By: Gigaom
More data on holiday shopping, with a mobile twist
Placed Analytics has published a blog post showing which retailers had the most in-store visits during the holiday season. Placed can't track sales, but its mobile-phone-derived location data can give a glimpse into who's attracting the most physical shoppers, and when.

You’re going to hear a lot in the next few weeks about consumer spending during the holiday season and who were the big winners and losers. But here’s a new variety of statistics from Placed Analytics that you’re probably going to hear a lot more about as retailers get smarter about they use location data from mobile phones.

Placed uses an app called Panels to track offline location data from mobile phones on behalf of its retailer customers. Because of a massive location database and some finely tuned algorithms, it’s able to determine with high accuracy where a phone is at any given time.

Here’s what Placed found, based on 720 million data points collected between Nov. 22 and Dec. 26:

  • Walmart dominated big-box retailers with 65.4 percent of traffic.
  • Among department stores, Kohl’s received 32.3 percent of in-store traffic, followed closely by Sears with 26.7 percent.
  • AT&T and Verizon traded the top spots in mobile carrier store visits, while last place T-Mobile had a last-minute surge to nearly catch Sprint.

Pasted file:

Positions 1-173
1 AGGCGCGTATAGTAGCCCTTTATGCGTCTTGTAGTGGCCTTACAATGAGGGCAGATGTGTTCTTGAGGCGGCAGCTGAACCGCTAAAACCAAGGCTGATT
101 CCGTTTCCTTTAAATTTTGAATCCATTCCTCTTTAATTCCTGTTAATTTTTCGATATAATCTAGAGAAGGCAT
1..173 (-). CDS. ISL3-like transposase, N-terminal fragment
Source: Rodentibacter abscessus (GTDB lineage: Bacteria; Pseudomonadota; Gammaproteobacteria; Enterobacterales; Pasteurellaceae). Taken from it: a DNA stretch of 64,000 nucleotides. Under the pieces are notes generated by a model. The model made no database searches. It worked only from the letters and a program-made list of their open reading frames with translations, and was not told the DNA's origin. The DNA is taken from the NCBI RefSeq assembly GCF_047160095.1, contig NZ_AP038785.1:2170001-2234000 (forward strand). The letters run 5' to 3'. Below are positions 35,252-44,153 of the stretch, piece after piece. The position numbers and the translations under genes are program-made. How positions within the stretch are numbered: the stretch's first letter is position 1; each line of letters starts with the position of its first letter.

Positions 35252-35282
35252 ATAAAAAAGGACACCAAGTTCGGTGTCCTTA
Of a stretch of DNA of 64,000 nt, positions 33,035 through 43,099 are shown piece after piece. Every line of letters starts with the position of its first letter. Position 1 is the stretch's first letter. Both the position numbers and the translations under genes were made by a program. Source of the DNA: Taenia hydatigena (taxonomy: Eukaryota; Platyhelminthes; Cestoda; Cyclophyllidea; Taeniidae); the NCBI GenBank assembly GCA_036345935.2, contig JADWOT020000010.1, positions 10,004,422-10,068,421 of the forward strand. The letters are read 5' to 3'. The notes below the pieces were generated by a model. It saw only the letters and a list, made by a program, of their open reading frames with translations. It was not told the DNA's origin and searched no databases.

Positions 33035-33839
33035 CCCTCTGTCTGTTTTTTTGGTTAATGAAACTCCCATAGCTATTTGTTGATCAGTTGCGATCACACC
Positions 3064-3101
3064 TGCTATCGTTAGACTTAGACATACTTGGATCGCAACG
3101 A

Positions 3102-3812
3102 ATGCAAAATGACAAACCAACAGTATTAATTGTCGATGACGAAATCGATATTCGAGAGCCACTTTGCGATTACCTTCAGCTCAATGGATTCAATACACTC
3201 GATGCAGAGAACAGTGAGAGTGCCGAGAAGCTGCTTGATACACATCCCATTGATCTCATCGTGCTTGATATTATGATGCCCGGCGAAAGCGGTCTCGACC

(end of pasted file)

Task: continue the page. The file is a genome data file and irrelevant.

• Stores generally located inside malls (e.g., American Eagle Outfitters, Express and Gap) received the highest relative gains in store visits on Super Saturday (the last Saturday before Christmas), while (presumably) boyfriends doing last-minute shopping gave Victoria’s Secret the biggest relative traffic increase on Christmas Eve.
  • The day after Christmas, people appeared to be out spending their gift cards and Christmas cash at stores such as Sephora, Michael’s, Ulta and the Apple store.


I’m not sure what exactly this data tells us, but it’s interesting enough. Married with retailers’ online and offline sales data, Placed’s data on who had the most foot traffic could help tell a more thorough story about real-world shopping habits. The more consumers that are willing to trade their valuable data — such as shopping habits, recent purchases and offline location data — for cash or charitable contributions, the clearer the picture retailers get about what, exactly, their shoppers are up to and how to keep them coming back.

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